As the year comes to a close, we reflect on business success. At the Guru 42 Universe we study information technology success and share many lessons learned over the years. At GeekHistory we study the most successful geeks and explore when visions became reality.
We take a moment to remember one of the world's greatest overachievers of the industrial age, Andrew Carnegie. The name Andrew Carnegie is associated with some of the most successful businesses of the industrial age. He was an amazing and interesting man in many ways.
Overachiever Andrew Carnegie
Born in Dunfermline, Scotland, Carnegie grew up in Pittsburgh. He became a telegraph messenger boy in the Pittsburgh Office of the Ohio Telegraph Company in 1850. As a young man he worked for the the Pennsylvania Railroad Company. Carnegie recognized that railroads were becoming big businesses in America and learned all he could about them. Carnegie established businesses that supplied rails and bridges to the railroad.
After the Civil War, Carnegie left the railroad and moved on to the next big thing, the steel industry. The company he started as Pittsburgh's Carnegie Steel Company would go on to become The United States Steel Corporation under the ownership of J.P. Morgan. Andrew Carnegie started out as an immigrant to the United States, and went on to become one of the wealthiest Americans ever. Carnegie's net worth would be over $300 billion adjusted to modern dollars.
Evil capitalist or American hero?
Many people see the super rich as evil capitalists. During his days in business Andrew Carnegie was considered one of the robber barons. The term uses the words robber, meaning criminal, and baron, meaning aristocrat, to imply that the businessmen used unscrupulous methods to get rich. Compared to other American businessmen during the Gilded Age in United States history, from the 1870s to about 1900, you can make the case that Carnegie was not a particularly ruthless man.
With many proposed changes currently being discussed regarding net neutrality and the FCC, the battlelines are forming. The phrase that the road to hell is paved with good intentions is a old proverb attributed to many sources.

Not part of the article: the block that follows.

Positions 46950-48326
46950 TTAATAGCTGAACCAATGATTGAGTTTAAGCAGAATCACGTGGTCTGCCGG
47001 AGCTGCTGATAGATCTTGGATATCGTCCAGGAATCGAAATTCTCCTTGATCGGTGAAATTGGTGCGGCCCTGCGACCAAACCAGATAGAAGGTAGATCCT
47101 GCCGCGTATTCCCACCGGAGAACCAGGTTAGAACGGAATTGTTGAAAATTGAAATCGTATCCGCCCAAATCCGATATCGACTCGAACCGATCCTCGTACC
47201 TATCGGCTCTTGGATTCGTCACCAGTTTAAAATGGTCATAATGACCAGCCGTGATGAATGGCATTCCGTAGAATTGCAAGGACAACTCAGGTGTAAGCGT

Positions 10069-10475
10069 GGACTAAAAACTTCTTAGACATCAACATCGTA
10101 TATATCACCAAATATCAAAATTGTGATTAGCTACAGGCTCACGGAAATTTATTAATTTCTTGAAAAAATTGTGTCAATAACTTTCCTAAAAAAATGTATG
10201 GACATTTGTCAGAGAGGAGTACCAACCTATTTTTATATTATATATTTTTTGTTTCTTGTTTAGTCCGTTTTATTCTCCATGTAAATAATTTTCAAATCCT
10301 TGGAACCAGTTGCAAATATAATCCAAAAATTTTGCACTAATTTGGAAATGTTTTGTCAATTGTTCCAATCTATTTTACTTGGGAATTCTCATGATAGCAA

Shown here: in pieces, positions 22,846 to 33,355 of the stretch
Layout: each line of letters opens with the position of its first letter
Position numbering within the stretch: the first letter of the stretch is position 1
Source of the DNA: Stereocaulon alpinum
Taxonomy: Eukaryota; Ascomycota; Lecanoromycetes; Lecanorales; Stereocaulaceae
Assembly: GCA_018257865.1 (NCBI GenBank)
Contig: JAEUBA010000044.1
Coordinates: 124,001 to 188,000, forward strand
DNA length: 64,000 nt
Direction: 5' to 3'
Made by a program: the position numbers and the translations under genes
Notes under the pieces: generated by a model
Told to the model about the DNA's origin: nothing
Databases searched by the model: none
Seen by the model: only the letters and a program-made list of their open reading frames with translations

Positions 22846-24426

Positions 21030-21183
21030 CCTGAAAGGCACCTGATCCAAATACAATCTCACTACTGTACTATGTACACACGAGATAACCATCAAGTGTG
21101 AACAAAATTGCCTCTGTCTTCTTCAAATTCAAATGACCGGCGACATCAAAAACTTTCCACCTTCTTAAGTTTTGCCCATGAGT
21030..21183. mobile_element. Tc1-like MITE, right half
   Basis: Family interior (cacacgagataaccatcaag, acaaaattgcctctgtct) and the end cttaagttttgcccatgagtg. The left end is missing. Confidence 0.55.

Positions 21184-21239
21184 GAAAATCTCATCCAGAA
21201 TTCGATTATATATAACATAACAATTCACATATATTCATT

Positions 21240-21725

There are so many discussions right now on proposed changes to net neutrality and the FCC, all full of good intentions, and most are as inviting as the road to hell.
I have been asked questions on Donald Trump overturning net neutrality and shutting down websites. There are two different and unrelated issues. Shutting down websites because you don't like what they have to say, or what they are selling is a completely different topic from net neutrality. There have been many proposed laws to control what content is allowed on the internet, and these laws have been for the most part, independent of the net neutrality debate, as we explain here in this discussion on Internet censorship.
Net Neutrality History
The control of the use of the internet will always be a battleground in the United States. It is very similar to the history of radio, the first form of mass communications. Since the very beginning of radio, the U.S. government has tried to control radio. The U.S. Government seized control of radio for the "good of the country" during WWI and seized all amateur radio. After WWI the government created the monopoly called the "Radio Trust" to manage the use of radio. The company RCA was basically a government created monopoly for the control of radio patents.
The FCC was later created to manage radio as it became more and more commercial. Although much has changed since 1934, a lot of the argument now going on regarding net neutrality is based on the premise of the Communications Act of 1934, in that the FCC has the power to manage internet access in the same way they have been managing telephone and radio since 1934.